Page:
Microsoft fixes exploited zero-day in Windows CSRSS (CVE-2022-22047)

The July 2022 Patch Tuesday is upon us and has brought fixes for 84 CVEs in various Microsoft products, including an actively exploited zero-day: CVE-2022-22047, an elevation of privilege bug in Windows’ Client/Server Runtime Subsystem (CSRSS).

CVE-2022-22047

“An attacker who successfully exploited this vulnerability could gain SYSTEM privileges,” Microsoft noted, but the attacker must first gain access to the system, usually by exploiting a separate code execution bug.

Is it being used in widespread or targeted attacks? Microsoft doesn’t say, so it’s difficult for admins to judge correctly whether they should implement the provided patch sooner rather than later. In the absence of such info, they should probably opt for the former option, just in case.

Other vulnerabilities to prioritize

Dustin Childs, with Trend Micro’s Zero Day Initiative, says that CVE-2022-30216, a “tampering” vulnerability in the Windows Server Service that may allow an authenticated attacker to upload a malicious certificate to a target server, should be patched quickly on critical servers.

“While tampering bugs don’t often get much attention, Microsoft does give this its highest exploit index rating, meaning they expect active exploits within 30 days,” he pointed out.

Exploitation of CVE-2022-22029, a RCE in the Windows NFS service, and CVE-2022-22038, a Microsoft Remote Procedure Call (RPC) runtime RCE, doesn’t hinge on the (remote) attacker being authenticated nor on user interaction.

In both cases, though, the attacker must make “repeated exploitation attempts through sending constant or intermittent data,” which means exploitation is not quick-and-easy. Still, as Childs noted, these attempts could easily passed unnoticed, and so the patching of these bugs should be prioritized – even though, again, there is not enough information to currently properly assess their practical potential for exploitation.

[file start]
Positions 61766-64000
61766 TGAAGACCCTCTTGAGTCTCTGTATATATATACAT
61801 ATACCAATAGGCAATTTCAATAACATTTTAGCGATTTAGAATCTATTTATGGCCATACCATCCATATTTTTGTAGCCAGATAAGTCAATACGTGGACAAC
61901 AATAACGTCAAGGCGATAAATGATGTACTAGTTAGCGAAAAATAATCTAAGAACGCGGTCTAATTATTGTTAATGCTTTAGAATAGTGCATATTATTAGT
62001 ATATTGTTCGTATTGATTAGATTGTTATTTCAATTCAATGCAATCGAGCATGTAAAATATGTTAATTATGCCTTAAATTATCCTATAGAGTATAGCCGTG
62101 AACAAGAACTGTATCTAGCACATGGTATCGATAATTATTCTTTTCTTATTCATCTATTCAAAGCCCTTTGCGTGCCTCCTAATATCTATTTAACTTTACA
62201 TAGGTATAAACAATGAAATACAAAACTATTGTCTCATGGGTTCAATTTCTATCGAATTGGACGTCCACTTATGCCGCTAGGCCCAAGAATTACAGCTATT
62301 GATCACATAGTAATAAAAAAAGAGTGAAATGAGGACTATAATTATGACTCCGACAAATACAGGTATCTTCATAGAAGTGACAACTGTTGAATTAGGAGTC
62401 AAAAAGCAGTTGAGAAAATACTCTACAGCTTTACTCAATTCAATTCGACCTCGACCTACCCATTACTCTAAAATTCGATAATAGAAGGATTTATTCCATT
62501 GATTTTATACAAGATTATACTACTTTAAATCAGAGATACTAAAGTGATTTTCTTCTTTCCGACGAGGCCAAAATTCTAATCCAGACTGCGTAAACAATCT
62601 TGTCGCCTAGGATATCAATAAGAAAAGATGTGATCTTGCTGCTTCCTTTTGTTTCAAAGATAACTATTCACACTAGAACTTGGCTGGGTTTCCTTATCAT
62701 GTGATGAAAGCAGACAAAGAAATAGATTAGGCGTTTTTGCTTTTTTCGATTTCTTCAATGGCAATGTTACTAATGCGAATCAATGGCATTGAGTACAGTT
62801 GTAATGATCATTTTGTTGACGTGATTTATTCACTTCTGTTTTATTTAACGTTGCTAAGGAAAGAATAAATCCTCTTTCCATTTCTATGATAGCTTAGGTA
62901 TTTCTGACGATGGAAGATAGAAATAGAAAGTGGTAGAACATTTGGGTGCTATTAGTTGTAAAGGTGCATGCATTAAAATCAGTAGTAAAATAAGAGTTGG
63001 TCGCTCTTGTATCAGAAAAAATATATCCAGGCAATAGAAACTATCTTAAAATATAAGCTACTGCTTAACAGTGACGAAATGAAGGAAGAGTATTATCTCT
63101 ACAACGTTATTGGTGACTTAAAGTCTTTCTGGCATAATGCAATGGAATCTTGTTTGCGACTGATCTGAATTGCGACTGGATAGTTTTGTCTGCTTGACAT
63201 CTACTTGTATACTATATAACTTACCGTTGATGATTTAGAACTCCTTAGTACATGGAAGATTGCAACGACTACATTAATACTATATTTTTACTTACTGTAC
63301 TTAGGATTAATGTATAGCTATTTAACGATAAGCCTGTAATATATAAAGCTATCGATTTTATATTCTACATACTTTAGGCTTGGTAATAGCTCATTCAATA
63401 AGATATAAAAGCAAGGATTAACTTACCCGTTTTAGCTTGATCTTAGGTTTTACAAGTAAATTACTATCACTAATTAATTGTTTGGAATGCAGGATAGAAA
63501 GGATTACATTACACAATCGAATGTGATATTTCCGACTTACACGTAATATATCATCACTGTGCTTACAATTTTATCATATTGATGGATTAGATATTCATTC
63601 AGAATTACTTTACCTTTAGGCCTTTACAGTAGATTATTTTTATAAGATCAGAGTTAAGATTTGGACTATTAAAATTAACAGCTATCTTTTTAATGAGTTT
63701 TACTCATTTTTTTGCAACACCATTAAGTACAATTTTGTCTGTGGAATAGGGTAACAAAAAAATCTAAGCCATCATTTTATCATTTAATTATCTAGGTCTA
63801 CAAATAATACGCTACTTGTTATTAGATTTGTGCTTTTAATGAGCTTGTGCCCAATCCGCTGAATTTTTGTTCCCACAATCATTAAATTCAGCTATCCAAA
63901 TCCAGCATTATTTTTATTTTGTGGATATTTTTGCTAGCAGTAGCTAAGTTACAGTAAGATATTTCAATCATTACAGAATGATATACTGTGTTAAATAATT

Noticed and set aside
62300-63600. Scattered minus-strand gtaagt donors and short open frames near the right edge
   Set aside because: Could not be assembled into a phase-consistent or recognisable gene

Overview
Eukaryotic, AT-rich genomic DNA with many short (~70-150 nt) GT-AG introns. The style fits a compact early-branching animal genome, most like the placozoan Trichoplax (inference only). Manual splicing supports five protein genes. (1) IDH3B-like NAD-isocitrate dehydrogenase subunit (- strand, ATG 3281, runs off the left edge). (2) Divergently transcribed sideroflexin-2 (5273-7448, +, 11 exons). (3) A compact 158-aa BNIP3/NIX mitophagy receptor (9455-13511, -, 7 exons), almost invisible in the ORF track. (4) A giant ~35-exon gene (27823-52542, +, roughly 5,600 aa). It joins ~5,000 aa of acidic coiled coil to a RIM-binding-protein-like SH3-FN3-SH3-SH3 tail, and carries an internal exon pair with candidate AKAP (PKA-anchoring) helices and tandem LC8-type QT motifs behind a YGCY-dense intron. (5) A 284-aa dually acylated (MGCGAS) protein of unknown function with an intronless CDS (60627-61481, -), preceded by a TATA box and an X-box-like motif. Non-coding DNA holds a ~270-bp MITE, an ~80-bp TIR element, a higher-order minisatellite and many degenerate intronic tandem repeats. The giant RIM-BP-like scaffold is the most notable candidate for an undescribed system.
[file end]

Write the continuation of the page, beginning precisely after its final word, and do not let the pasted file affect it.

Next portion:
A special note for Azure Site Recovery users

One (relatively) interesting thing about this Patch Tuesday’s batch of patches (try saying that three times in a row!) is that it includes fixes for 32 vulnerabilities affecting Azure Site Recovery, a disaster recovery as a service (DRaaS) offering.

Two of these flaws can lead to remote code execution and the remaining thirty to elevation of privilege. Among the latter is CVE-2022–33675, a DLL hijacking vulnerability discovered and detailed by James Sebree, Principal Research Engineer at Tenable.

“DLL hijacking is quite an antiquated technique that we don’t often come across these days. When we do, impact is often quite limited due to lack of security boundaries being crossed,” he explained.

“In this case, however, we were able to cross a clear security boundary and demonstrated the ability to escalate a user to SYSTEM level permissions, which shows the growing trend of even dated techniques finding a new home in the cloud space due to added complexities in these sorts of environments.”

A bug like this could be quite be a boon for ransomware groups, he opined, since it would allow them to target victim organizations’ backups.

For organizations using Azure Site Recovery, Microsoft has provided instructions on how to close those holes.

Luckily, “Microsoft is not aware of any exploitation of these vulnerabilities, which only impact replication capabilities, not customer workloads. There is also no risk of cross-tenant data exposure since this is an on-premises offering.”

Finally, it has to be mentioned that this Patch Tuesday is when Microsoft enterprise customers who opted for using Windows Autopatch will start testing the automated managed patching service (and hoping everything goes well).

“Because the Autopatch service has such a broad footprint, and pushes updates around the clock, we are able to detect potential issues among an incredibly diverse array of hardware and software configurations. This means that an issue that may have an impact on your portfolio could be detected and resolved before ever reaching your estate. And as the service expands and grows, the ability to detect issues will get more robust,” noted Lior Bela, Senior Product Marketing Manager for Microsoft Managed Desktop and Windows Autopatch on the Microsoft 365 team.




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